Students attending Salt Lake Community College without a specific idea of the career field or major they want to choose had an opportunity to learn more about the choices offered at SLCC.
The Majors to Careers Fair was held October 5, 2011 and was specifically designed to assist students in finding a path to step ahead on.
“If you’re undecided, it’s a great place to come. You can’t get this insight in any other setting,” said Joanne Thomas, assistant director for the Academic and Career Advising Center and the event organizer.
The fair was held in the Student Event Center on the Taylorsville Redwood Campus and was filled with 58 individual booths along with academic program representatives from every division of programming available to students.
In addition to program directors, there were SLCC students at each booth that are majoring in that particular program. They were there to answer specific questions from a student’s perspective in regards to why they chose their major and things they’ve done in the program.
Some of the programs and services represented are not well known by many students, such as the Geomatics Program, which is the study of geospatial movement and representation and offers careers in surveying and cartography.
One of the newest on-line services available to students was highlighted at the event. Career Coach is a software program students can access on SLCC homepage; it has specific information related to every major as well as list of current job openings in those fields.
Tony Rizutto, a career advisor, was administering a shortened version of the Meyer-Briggs Inventory, which is a personality style test that assists students in finding the best personal fit for their majors.
“There is a high correlation between a person’s personality and success at their occupation. If they are mismatched, you either don’t like it, or you make a lot of mistakes,” said Rizutto.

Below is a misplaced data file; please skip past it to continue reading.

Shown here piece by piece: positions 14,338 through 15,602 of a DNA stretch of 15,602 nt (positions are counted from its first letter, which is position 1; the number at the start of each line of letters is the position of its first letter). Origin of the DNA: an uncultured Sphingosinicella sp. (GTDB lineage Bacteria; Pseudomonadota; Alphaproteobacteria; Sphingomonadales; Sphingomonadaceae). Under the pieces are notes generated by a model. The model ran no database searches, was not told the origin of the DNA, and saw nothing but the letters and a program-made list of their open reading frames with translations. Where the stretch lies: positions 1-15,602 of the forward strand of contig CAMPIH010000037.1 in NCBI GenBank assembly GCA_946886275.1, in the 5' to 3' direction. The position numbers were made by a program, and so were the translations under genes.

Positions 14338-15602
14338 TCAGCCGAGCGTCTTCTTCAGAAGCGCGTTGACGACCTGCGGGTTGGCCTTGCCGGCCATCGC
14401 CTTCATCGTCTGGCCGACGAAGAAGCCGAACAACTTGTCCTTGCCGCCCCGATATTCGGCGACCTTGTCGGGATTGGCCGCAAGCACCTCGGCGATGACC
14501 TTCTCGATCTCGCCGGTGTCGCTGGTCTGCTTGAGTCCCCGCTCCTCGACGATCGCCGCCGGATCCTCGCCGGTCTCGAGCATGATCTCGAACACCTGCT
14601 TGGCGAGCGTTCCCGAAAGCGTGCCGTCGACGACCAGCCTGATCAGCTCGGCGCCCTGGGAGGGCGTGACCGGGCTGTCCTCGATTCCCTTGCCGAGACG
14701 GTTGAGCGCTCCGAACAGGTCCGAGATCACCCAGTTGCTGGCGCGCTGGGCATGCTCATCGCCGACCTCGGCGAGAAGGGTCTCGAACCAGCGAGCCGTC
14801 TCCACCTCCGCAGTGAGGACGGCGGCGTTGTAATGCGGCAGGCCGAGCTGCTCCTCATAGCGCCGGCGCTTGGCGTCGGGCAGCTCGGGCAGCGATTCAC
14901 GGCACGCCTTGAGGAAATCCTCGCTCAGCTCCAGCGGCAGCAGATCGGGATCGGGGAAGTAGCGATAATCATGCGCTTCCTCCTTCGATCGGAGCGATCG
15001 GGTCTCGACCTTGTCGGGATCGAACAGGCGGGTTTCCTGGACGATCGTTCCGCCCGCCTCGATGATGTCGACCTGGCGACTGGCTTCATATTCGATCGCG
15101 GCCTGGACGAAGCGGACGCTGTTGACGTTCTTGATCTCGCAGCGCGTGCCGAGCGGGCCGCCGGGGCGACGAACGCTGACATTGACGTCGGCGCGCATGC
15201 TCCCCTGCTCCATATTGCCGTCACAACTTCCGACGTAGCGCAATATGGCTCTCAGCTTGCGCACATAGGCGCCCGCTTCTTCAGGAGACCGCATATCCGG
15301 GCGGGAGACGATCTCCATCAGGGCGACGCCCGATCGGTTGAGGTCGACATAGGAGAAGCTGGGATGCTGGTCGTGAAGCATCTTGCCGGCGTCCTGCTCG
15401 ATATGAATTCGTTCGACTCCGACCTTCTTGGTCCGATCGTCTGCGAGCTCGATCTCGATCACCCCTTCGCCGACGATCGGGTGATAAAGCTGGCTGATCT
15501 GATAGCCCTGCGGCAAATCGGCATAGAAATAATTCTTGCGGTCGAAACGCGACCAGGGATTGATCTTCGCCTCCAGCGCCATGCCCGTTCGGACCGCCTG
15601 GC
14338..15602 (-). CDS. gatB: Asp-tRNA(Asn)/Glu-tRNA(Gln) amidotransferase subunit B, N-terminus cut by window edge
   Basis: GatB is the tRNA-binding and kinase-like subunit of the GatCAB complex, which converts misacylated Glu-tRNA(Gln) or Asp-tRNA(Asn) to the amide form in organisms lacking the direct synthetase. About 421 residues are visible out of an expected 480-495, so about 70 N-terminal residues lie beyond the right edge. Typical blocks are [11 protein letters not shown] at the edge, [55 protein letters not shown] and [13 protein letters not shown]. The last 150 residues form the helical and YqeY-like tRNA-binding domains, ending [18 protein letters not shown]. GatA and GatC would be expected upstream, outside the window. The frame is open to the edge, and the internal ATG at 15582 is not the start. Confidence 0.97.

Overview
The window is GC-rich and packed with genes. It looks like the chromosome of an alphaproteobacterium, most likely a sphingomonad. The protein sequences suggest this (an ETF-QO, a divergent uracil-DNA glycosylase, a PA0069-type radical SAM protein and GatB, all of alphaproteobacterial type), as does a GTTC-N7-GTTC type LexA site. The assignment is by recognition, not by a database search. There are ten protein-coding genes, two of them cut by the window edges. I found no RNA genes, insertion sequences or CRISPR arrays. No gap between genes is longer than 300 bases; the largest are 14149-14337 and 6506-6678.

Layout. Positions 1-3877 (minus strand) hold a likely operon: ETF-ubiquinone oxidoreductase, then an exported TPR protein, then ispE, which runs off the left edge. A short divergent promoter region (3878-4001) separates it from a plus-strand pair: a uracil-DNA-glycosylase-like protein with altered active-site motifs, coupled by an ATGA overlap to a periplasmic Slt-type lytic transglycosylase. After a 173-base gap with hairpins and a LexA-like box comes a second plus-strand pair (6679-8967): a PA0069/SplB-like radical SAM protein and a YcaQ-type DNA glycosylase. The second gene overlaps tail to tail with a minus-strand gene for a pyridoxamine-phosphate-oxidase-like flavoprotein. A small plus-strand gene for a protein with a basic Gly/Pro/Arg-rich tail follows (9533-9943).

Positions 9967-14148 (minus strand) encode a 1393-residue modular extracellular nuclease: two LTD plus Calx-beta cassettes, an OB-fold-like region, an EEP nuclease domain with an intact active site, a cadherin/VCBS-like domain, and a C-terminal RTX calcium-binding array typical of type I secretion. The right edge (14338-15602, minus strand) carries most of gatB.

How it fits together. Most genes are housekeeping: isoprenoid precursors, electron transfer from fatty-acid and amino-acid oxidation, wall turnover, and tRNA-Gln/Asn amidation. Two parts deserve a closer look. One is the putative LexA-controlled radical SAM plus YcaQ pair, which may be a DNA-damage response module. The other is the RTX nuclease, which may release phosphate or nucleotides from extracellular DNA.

The fair specifically focused on engaging students and encouraging interaction with individuals in the departments. They accomplished this by using a full tuition waiver as an incentive to increase student attendance. In order to enter the drawing, students received a ‘map’ of the fair. They were required to visit and interact with three booths, after which they would receive a sticker. The completed map would then be entered in a drawing later.
Additional incentives for attendance were a live band, free popcorn, pizza and handmade cotton candy. Outside sponsors UPS and Wells Fargo were present with individual giveaways.
“The incentives for free tuition were great, and it was useful to learn what to do after SLCC,” said SLCC student Rachelle Chaston.
Organizers estimated around 600 students in attendance throughout the day and they expect a similar turn out early next year.
“It [the fair] was certainly beneficial. Some of them (programs) I wasn’t aware of. I would definitely come back again,” said SLCC student Andrew Lyon.
If you were unable to attend, Assistant Director Joanne Thomas reminds students that “it’s something they won’t want to miss out on in the springtime.”